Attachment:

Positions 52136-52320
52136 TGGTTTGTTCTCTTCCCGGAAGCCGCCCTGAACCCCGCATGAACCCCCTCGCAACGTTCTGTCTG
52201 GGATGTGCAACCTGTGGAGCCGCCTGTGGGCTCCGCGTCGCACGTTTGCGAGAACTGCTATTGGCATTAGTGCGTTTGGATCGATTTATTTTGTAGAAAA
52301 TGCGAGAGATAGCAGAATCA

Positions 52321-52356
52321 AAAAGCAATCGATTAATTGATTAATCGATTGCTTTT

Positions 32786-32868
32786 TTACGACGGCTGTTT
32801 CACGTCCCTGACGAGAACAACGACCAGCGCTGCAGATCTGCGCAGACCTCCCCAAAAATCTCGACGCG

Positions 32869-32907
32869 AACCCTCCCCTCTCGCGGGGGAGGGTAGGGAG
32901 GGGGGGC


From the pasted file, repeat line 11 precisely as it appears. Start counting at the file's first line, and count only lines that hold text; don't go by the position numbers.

32869 AACCCTCCCCTCTCGCGGGGGAGGGTAGGGAG